Problems With Your Water Heater
Cloudy tap water can also be the result of sediment in the water heater. These sediments may not just be minerals but dirt and rust that have come loose and are being knocked around the water heater tank by the action of the hot water. These particles can be pulled into the water from your hot water tap and make it cloudy or even discolor it. They can also get stuck in pipes and damage them.
Fixing Cloudy Tap Water
The good news is that there are many things that you can do to clear up the water that comes out of your tap. If you know that the cause is air bubbles, you can simply wait for them to clear. Other causes need more active responses. They include:
- Reverse osmosis
- Active charcoal filter
- Shocking your well
- Ultraviolet filter
- Water softeners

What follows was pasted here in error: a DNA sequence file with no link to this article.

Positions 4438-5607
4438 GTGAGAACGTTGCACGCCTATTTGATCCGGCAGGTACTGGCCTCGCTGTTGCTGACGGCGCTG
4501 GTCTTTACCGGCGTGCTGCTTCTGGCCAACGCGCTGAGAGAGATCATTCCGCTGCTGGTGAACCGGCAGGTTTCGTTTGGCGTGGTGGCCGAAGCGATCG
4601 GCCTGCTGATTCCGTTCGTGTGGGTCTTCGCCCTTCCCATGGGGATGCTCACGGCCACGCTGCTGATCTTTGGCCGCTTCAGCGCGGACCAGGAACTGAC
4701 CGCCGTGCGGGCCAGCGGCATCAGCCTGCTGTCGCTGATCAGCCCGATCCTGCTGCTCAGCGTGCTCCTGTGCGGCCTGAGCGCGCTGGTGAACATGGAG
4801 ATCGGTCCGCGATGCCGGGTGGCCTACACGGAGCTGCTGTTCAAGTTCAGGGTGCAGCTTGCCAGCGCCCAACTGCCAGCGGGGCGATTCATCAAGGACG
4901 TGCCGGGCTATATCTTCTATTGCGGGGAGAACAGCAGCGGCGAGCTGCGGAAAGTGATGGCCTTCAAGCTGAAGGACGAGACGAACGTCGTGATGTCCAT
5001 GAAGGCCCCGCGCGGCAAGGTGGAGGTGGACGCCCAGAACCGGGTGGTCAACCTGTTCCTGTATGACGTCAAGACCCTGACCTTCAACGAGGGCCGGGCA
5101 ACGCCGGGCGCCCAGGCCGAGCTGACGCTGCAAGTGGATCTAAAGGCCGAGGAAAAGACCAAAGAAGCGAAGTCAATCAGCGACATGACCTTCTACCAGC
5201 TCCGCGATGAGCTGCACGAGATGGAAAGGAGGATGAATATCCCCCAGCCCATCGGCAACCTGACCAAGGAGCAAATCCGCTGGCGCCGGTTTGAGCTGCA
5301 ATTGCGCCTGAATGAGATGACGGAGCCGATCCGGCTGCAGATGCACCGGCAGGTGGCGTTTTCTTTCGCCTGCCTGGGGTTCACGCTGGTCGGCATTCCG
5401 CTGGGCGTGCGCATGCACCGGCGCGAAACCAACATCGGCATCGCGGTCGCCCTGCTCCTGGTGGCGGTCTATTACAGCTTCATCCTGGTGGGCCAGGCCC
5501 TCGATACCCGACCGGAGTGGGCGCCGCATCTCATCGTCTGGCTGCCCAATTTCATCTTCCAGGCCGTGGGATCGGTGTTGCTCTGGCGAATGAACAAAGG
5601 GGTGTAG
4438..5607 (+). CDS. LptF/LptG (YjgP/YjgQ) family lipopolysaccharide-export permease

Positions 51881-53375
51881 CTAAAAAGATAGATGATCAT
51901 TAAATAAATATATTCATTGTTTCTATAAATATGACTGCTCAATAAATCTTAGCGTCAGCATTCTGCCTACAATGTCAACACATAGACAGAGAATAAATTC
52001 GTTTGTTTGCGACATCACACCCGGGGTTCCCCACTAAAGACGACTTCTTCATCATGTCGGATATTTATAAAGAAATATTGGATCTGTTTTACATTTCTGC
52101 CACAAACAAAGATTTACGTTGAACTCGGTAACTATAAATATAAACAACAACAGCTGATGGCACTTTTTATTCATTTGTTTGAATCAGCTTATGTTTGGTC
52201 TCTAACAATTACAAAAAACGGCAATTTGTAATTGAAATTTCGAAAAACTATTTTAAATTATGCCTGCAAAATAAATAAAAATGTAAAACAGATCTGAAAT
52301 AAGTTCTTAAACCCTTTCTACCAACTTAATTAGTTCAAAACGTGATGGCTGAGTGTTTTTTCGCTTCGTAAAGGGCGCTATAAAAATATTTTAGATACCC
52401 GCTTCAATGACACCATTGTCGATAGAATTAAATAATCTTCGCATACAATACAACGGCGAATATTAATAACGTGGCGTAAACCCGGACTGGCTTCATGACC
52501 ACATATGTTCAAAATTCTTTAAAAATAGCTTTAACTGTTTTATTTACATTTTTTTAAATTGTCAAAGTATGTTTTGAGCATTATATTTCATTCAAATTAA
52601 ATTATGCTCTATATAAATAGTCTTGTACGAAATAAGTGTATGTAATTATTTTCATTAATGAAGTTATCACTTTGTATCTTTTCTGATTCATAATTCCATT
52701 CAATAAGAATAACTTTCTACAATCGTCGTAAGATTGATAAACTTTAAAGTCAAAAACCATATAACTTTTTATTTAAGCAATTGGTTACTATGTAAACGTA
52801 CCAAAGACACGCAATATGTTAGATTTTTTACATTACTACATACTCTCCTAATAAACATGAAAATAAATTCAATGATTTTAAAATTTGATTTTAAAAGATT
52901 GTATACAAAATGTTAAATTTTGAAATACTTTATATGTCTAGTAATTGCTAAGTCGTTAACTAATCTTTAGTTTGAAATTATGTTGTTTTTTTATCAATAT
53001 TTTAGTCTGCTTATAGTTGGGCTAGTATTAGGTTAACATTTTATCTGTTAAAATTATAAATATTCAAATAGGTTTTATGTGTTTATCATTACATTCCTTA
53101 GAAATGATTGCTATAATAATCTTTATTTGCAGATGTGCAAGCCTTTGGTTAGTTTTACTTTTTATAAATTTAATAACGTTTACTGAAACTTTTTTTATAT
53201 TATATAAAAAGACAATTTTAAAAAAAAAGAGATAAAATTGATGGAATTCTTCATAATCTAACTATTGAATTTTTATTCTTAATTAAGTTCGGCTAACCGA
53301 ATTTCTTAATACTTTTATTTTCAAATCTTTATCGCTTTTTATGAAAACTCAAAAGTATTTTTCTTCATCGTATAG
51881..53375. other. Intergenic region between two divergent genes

Reverse osmosis is a type of water treatment where the contaminants are blocked from entering your fresh water line while water is allowed to pass through. An RO system has three types of filters, and at least one has pores that are as small as .0001 microns. This is smaller than a lot of viruses, which are much smaller than bacteria. It also removes dissolved salts and metals such as iron, arsenic and copper. It can remove the calcium and magnesium that contribute to limescale. RO systems are customizable, and a homeowner who wants some calcium and magnesium to come through to their fixtures can allow this to happen through a reverse osmosis system.
Active charcoal filters utilize charcoal to remove contaminants from the water that can make it cloudy. The bits of carbon are minuscule, no more than 50 microns wide. They capture contaminants that can cause cloudiness in the water, including pesticides. However, these types of filters don’t remove pathogens, minerals or salts. Like reverse osmosis filters, they are customizable and can be used to remove pollutants that are at high levels in a homeowner’s water.